DVD cover art
|Written by||Eryue He (original story)
|Directed by||Hu Mei|
|Presented by||Yang Weiguang
|Opening theme||De Minxin Zhe De Tianxia (得民心者得天下) performed by Liu Huan|
|Country of origin||China|
|No. of episodes||44|
|Executive producer(s)||Zhao Huayong
|Running time||45 minutes per episode|
|First shown in||1999|
|Followed by||Kangxi Dynasty (2001)|
|Related shows||Li Wei the Magistrate (2001)
Li Wei the Magistrate II (2004)
Yongzheng Dynasty is a 1999 Chinese historical television series starring Tang Guoqiang and Jiao Huang. The series, spanning 44 episodes, occupied the CCTV-1 prime time slot; after its premiere, there have been many re-runs of the show on television networks in mainland China, Taiwan and Hong Kong. The series was adapted from Eryue He's historical novels, which are loosely based on historical events in the reigns of the Kangxi and Yongzheng Emperors in the Qing dynasty (1644–1911). The series was followed by a 2001 prequel, Kangxi Dynasty, and a 2002 sequel, Qianlong Dynasty, both of which were also based on Eryue He's novels.
Yongzheng Dynasty was one of the most watched television series in mainland China in the 1990s and remains one of the "classics" among Chinese historical television dramas. It is among the highest rated CCTV-1 prime time historical dramas in history. The series roughly covers Chinese history from 1705, some 15 years prior to the Yongzheng Emperor's accession to the throne, to the emperor's death in 1735. About one third of the content is devoted to the struggle among the Kangxi Emperor's sons for the succession to their father's throne.
Towards the end of the reign of the Kangxi Emperor (r. 1661–1722) in the Qing dynasty, the emperor's talented and ambitious sons vie for the coveted throne. Palace intrigue is rife as complex networks of loyalty emerge in the battle for succession. Eventually, the Fourth Prince, Yinzhen, emerges victorious; he becomes known as the Yongzheng Emperor. Many people are surprised as to why the Kangxi Emperor chose Yinzhen over his other likely heirs: Second Prince Yinreng, who has been Crown Prince for almost 40 years; Third Prince Yinzhi, who excels in literary arts; Eighth Prince Yinsi, who has a reputation for being virtuous; 14th Prince Yinti, the warrior-prince favoured by his father.
Yinzhen, who is nicknamed "Stern Prince", was not seen as a strong candidate by the imperial court to succeed his father. Previously, he had incited victims of natural disasters in Jiangnan to create a disturbance; to help these victims, he prepared a "Feast at Hong Gate" to extort more than two million silver taels from rich merchants and provincial officials; in pursuing imperial treasury debts, he forced a senior official to commit suicide and caused nobles to sell their assets on the streets; he watched his brothers compete with each other until they were exhausted before he joined the fray; he used Nian Gengyao to cause Yinreng to lose his position as Crown Prince in a corruption scandal, however, superficially, he maintained good relations with Yinreng. In the ensuing struggle after Yinreng is removed for a second time as Crown Prince, the Kangxi Emperor scolds Yinsi for vying for the throne, and orders Yinxiang to be imprisoned. The Kangxi Emperor then appoints Yinti as border pacification general-in-chief.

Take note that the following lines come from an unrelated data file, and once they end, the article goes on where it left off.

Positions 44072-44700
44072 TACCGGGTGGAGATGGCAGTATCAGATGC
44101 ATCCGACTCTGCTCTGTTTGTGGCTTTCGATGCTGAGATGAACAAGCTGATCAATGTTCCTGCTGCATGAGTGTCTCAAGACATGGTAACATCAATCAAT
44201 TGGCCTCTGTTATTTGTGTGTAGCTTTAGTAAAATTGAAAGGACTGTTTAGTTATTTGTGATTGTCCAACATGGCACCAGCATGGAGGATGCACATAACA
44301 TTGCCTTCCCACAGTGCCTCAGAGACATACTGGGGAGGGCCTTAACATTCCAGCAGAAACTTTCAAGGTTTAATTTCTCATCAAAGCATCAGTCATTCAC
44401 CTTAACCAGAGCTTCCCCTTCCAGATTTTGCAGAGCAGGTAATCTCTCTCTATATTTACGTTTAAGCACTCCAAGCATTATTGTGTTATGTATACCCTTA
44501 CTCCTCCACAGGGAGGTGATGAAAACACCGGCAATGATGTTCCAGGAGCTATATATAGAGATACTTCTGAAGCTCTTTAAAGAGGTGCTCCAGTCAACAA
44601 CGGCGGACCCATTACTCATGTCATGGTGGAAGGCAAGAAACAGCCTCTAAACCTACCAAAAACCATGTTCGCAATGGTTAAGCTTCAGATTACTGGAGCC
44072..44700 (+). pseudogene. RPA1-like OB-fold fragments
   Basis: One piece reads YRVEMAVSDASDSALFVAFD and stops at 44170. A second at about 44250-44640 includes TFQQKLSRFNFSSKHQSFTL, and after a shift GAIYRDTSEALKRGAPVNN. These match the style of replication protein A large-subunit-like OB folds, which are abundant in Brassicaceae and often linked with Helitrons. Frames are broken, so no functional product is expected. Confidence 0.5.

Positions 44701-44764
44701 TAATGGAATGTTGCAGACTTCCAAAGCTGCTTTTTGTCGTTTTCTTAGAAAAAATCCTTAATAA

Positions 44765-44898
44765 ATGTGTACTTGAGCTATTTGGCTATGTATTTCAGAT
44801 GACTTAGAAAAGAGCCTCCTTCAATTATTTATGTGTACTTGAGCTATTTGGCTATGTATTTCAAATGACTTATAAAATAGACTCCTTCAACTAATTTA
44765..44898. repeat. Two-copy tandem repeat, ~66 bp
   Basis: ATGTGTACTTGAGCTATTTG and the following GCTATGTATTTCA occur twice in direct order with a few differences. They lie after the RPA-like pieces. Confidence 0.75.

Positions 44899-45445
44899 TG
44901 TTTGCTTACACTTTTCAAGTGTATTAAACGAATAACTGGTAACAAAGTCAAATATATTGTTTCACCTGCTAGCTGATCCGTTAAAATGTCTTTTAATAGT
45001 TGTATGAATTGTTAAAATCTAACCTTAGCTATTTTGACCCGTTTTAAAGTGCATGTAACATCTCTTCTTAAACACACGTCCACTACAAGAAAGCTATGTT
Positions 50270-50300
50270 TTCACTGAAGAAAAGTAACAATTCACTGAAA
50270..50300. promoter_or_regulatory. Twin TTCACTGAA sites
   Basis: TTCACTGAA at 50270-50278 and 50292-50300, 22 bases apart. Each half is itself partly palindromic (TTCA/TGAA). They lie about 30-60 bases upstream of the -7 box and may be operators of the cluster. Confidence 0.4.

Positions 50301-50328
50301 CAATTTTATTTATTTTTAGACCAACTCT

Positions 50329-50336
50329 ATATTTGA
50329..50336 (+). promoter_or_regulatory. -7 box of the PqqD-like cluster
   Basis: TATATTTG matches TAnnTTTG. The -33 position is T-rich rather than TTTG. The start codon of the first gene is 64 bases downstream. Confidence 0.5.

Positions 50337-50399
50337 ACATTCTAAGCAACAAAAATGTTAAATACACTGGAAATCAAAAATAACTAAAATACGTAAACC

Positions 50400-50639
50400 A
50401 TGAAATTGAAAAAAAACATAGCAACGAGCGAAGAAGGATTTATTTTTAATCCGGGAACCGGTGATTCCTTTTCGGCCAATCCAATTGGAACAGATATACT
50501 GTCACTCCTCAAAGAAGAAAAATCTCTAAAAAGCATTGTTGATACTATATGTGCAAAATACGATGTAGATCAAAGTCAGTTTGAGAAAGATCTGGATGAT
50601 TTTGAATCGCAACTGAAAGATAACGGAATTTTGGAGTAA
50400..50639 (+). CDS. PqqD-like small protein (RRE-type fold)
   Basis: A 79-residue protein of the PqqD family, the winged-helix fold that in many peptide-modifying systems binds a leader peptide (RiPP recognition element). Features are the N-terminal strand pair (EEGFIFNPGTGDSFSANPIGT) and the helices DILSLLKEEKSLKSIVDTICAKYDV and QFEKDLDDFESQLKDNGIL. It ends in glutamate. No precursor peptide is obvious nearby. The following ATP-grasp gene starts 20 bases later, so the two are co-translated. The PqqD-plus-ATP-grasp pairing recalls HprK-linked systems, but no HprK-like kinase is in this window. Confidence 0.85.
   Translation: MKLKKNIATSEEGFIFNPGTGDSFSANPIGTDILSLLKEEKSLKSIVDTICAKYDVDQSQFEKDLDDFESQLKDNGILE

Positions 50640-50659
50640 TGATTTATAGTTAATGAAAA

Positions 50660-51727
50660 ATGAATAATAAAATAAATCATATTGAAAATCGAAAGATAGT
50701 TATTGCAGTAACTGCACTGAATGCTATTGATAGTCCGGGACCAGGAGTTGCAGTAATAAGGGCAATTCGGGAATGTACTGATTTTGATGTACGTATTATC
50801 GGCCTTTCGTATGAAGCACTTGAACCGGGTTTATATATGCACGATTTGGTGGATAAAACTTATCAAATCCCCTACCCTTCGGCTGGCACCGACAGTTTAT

As the ailing Kangxi Emperor lays on his deathbed, he assembles seven of his sons to his deathbed, including Yinsi and Yinzhen. Prior to their father's death, Yinzhen releases Yinxiang from captivity and sends him to take control of Fengtai Commandery on the outskirts of Beijing. The Kangxi Emperor speaks to Yinzhen in private, telling him he intends to pass on the throne to him, then dies. Longkodo reads the Kangxi Emperor's final edict and declares Yinzhen the new Emperor.
The Yongzheng Emperor's rule was seen as authoritarian and vigorous, but efficient. Upon ascending the throne, he made Yinsi and Yinxiang his top advisors. His first priority was to pursue debts owed to the state treasury by officials. He meted out harsh punishments to officials found guilty of corruption and bribery. He also used the confiscated assets and properties from corrupt officials to finance disaster relief efforts and his military campaigns in northwestern China. He grows distant to some of his most trusted advisors, including Nian Gengyao and Longkodo. Both Nian and Longkodo eventually fall out of the emperor's favour. The emperor's 13th brother Yinxiang dies while his eighth brother Yinsi and ninth brother Yintang are expelled from the imperial clan and become commoners.
In 1735, the hardworking Yongzheng Emperor dies suddenly from what appears to be over-exhaustion. He is succeeded by his son, Hongli, who becomes known as the Qianlong Emperor. Before Hongli becomes the emperor, the Yongzheng Emperor forces another of his sons, Hongshi, to commit suicide so as to prevent Hongshi from fighting with Hongli for the throne.